Sunday, May 23, 2021

Just One Year

I have largely abandoned rooting for teams for cultural and political reasons. While my college is still on FIRE's good list for free speech, and a roommate of mine just recently retired as bursar at William and Mary, they have clearly lost their way, as have many other academies.  The major sports leagues have been significantly irritating in their politics, which is not surprising.  Whatever management thinks, the athletes are disproportionately African-American, living in a woke bubble since age 14 and believing - even more than their idiot fans - that blacks are targeted by the police.  So to manage them effectively, the coaches must believe what keeps their players happy, and management must follow along, however reluctantly.  The white players believe this also, because they have been in this bubble and influenced by their peers.

So even when my beloved Celtics have been exposed to Enes Kanter for a couple of years, outspokenly reminding them "You want to talk about oppression?  How about the government targets your family explicitly, threatening to kill them, " I have a soft spot, even when Jason Tatum or Jaylen Brown says "There are two Americas."  Like they would know. Chat with Luka Doncic sometime, wouldja? He is great at not offending teammates, because he has his eye on the prize.  But he gives hints that the NBA as a whole does not really grasp reality.*

Having five sons who played sports, I completely get rooting for laundryOur valiant lads are being mugged by those thugs from Pittsfield/Nute/Groveton (or alternatively, not allowed to be physical against those sissies from Derryfield/Calvary/Bedford). I am not objective, even when I press hard.

So I look out the corner of my eye what is happening to the Patriots; I check in only at random about the Red Sox, who were central to my understanding of the universe until a few year ago; and after checking in on the Celtics only once a month this season, I found in early May they were going to the playoffs and escalated to once a week. And I saw that the same incredible bad luck in terms of injuries is happening again. Isaiah Thomas. Gordon Hayward. Kyrie Irving. So 2018. I am so rooting for Brad Stevens to have JUST ONE YEAR with only a normal amount of injuries.  This year, after deftly managing all the injuries to just about everyone in preparation for the playoffs, all of a sudden it is Jaylen Brown out, and Time Lord hanging in gamely despite injury, to no avail.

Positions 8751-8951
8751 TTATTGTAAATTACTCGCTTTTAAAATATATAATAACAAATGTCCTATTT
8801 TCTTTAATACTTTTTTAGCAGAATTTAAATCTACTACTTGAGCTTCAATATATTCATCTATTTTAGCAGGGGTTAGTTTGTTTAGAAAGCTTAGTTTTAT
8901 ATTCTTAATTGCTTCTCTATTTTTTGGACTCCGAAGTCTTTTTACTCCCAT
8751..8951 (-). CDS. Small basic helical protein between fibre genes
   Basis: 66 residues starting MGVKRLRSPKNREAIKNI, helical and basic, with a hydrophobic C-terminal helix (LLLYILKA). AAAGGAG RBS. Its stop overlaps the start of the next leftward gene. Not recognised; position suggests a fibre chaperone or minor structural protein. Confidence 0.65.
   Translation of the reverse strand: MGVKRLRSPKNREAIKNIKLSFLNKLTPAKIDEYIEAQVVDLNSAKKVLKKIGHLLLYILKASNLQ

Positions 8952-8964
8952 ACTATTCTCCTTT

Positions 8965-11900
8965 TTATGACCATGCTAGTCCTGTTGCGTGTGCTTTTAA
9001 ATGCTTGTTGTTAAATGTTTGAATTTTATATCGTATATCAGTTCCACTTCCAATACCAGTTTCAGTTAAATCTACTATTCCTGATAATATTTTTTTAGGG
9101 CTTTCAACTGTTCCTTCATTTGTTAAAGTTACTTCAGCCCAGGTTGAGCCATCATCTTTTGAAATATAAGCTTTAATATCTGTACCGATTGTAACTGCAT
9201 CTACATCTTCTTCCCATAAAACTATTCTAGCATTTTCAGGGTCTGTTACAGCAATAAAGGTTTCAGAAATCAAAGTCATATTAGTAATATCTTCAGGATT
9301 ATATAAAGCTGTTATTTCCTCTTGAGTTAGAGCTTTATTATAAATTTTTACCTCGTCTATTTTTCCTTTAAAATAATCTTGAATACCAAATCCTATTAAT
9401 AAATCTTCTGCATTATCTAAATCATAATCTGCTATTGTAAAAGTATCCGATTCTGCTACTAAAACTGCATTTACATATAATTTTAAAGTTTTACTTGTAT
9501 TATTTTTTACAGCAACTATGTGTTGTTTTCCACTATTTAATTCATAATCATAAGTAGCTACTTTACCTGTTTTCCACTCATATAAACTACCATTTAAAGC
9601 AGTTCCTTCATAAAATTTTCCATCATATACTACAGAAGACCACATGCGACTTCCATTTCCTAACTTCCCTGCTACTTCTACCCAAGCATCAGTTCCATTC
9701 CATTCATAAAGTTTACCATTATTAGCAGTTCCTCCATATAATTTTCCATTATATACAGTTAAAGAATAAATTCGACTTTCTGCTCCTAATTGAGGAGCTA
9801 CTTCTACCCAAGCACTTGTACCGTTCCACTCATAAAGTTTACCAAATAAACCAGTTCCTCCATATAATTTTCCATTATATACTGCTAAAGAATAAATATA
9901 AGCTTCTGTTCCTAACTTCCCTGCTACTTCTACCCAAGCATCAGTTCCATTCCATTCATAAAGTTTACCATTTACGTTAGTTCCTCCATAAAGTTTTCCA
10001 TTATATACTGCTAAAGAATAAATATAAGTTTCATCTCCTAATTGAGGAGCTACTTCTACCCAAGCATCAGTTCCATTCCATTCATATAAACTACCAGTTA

I don't think God worries much about justice in sports.  I think that is us, who assign symbolic value to the cosmic justice of entertainment.  But as that is the oversimplistic world I seem inexplicably tied to, I care. Can poor Brad Stevens have just one year without insane injury problems to deal with?  It has the deep, unsettling feeling of my years of becoming slowly aware of the star-crossed Red Sox in the 60s, fed by my parents who had watched this develop since the 40s, before the unbelievable, WP Kinsella- level misfortune of Boston** (and Chicago Cubs) became a national understanding. Which lasted six decades.

*Or maybe they do grasp reality, which is "Who cares about truth?  We know where the money is.  We haven't a clue what Hong Kong, or Uighurs, or underground churches are all about, because we have been told there's nothing to see there. Ka-ching!"

**Exceeded by Cleveland. I admit it.


james said...

There seems to be more continuity with baseball announcers than with players. I wonder how that effects loyalty?